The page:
The FM Sound Expander software uses Music Maker keys as its piano keyboard layout, if you don't have the external keyboard to plug in.
The Music Maker, as explained above, probably has the widest range of the SFX series, appearing in Canada and as part of at least one unusual pack-in known in Australia; according to 'John vl' it was included with the 64, a Datasette, some tape software (presumably including some music applications) and programming books. The Sound Expander did not come with it, and it is unclear if this was a real Commodore pack-in deal or merely a third-party sell-off.
But wait, the story gets even more sordid! USA audiences may remember a virtually identical device called the Incredible Music Keyboard, sold by American software company Sight & Sound Software. According to an article published in the February 1985 Toronto PET Users Group magazine (forwarded to me by Todd Elliott), SandS developed the IMK at a cost of around US$75,000. During this time, their European office head John Van Til quit his job and was hired at Music Sales, who opened negotiations with SandS in summer 1984 to license or distribute the IMK. Those negotiations eventually did not progress, but the Music Maker emerged anyway in the fall of 1984, nearly simultaneously with the Incredible Music Keyboard. SandS's George Staleos was furious at the nearly identical copy, exactly the same except for the logo, playalong book and pack-in software (which, if it's any consolation, was considered to be better with the IMK). Van Til refused to acknowledge any connection, and it is unclear if any legal proceedings resulted over the flap. Interestingly, of the two, only the IMK had wide distribution in the United States.
Although the 128 version was heavily advertised, to my knowledge only the 64 breadbox version was manufactured of either the Music Maker or the IMK; I have an IMK and still wonder how much my folks paid for it. :-) Jorge Diaz, in Mexico, owns a Music Maker as well.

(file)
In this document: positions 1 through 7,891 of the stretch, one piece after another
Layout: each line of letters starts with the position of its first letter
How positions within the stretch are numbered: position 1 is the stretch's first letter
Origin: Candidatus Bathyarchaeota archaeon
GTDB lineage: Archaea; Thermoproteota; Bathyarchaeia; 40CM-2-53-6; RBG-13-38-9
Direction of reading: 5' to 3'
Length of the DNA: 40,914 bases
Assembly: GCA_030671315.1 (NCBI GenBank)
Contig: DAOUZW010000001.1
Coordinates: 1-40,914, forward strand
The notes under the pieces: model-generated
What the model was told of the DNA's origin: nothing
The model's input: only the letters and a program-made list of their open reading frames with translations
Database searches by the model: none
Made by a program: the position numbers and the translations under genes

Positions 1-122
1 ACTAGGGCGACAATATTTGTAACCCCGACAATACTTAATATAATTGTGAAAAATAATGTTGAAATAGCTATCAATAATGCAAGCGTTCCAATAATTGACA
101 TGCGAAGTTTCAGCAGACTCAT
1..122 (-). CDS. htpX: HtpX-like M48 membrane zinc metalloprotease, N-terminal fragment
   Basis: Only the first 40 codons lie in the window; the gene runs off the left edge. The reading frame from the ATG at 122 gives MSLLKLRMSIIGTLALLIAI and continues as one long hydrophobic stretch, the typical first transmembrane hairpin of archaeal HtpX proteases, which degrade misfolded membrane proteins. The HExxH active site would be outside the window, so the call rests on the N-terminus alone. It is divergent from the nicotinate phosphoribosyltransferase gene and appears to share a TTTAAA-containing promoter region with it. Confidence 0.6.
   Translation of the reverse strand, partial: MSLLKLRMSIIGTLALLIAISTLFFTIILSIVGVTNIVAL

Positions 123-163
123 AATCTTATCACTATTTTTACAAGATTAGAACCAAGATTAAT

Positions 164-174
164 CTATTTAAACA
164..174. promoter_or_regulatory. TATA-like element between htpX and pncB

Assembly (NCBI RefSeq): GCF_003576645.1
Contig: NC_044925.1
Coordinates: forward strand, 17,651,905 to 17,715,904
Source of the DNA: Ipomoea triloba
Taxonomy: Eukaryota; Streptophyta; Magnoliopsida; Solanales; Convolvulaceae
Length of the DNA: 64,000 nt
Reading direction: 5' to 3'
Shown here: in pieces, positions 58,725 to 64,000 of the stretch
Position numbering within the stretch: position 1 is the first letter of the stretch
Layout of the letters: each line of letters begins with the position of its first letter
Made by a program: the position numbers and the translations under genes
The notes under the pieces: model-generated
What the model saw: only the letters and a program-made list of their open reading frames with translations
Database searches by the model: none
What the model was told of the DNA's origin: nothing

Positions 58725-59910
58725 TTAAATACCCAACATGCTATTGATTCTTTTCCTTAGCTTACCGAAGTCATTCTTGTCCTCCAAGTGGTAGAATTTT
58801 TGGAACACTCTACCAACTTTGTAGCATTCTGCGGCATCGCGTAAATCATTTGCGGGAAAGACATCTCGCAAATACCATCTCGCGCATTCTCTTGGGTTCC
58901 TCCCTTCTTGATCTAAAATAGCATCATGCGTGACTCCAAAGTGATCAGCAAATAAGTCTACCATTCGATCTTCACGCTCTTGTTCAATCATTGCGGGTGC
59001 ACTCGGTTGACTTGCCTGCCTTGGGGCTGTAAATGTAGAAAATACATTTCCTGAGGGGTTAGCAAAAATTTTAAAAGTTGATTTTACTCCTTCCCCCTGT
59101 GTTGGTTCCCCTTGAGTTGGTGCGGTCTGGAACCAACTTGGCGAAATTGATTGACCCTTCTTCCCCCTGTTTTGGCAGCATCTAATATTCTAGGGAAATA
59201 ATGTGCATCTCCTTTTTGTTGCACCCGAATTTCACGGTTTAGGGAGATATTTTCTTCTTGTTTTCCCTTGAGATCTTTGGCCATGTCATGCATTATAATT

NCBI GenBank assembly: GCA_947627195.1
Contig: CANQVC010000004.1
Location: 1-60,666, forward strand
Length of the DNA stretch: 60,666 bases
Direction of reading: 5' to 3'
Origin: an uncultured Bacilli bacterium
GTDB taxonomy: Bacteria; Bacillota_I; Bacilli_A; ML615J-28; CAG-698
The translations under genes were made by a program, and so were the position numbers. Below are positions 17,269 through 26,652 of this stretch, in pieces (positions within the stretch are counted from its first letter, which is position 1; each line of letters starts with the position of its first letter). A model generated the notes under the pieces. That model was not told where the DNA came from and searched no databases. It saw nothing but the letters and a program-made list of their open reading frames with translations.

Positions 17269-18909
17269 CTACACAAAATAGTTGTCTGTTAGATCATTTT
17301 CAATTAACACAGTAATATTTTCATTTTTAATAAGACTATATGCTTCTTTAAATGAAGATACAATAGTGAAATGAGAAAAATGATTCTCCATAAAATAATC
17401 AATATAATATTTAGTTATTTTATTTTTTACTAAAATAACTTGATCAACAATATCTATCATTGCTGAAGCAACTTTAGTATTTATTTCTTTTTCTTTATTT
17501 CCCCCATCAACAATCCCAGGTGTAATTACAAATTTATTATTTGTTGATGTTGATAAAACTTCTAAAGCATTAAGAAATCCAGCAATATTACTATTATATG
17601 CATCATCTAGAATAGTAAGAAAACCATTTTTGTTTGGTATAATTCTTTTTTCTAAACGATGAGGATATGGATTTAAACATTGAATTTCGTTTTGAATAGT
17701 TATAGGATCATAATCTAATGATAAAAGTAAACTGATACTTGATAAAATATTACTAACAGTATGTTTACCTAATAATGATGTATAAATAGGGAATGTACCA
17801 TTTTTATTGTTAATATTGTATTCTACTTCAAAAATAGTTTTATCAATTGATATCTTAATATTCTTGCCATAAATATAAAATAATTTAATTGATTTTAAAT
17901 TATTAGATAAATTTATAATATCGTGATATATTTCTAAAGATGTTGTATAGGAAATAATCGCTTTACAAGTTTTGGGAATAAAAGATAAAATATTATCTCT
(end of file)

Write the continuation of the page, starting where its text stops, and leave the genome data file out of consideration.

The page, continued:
This 61-key keyboard, bafflingly billed by Commodore as 49, was simply an 8x8 matrix with diodes in series on each contact to help debounce. An add-on for the Sound Expander itself, it mapped into the Sound Expander's registers and was read from there (see the Sound Expander's entry). The keyboard plugs into a 16-pin port on the Sound Expander's side panel. Strictly eyeballing the picture I would say the travel depth was probably no worse than other synthesiser keyboards of the day, but Magnus Eriksson says the keyboard feels totally plastic and has no velocity sense ("it has all the feel of a really cheap toy synth ... and if you actually try to play it, the 'click' and 'clunk' from the thing will probably sound louder than the Sound Expander" ... well, there it is :-). Its price tag in Germany was an ungodly 280DM, but around $80 as announced in the USA, although for some reason it was not listed in the original SFX UK price list.
The External Keyboard does not seem related to the Commodore MIDI Keyboard or Commodore Music Synthesizer.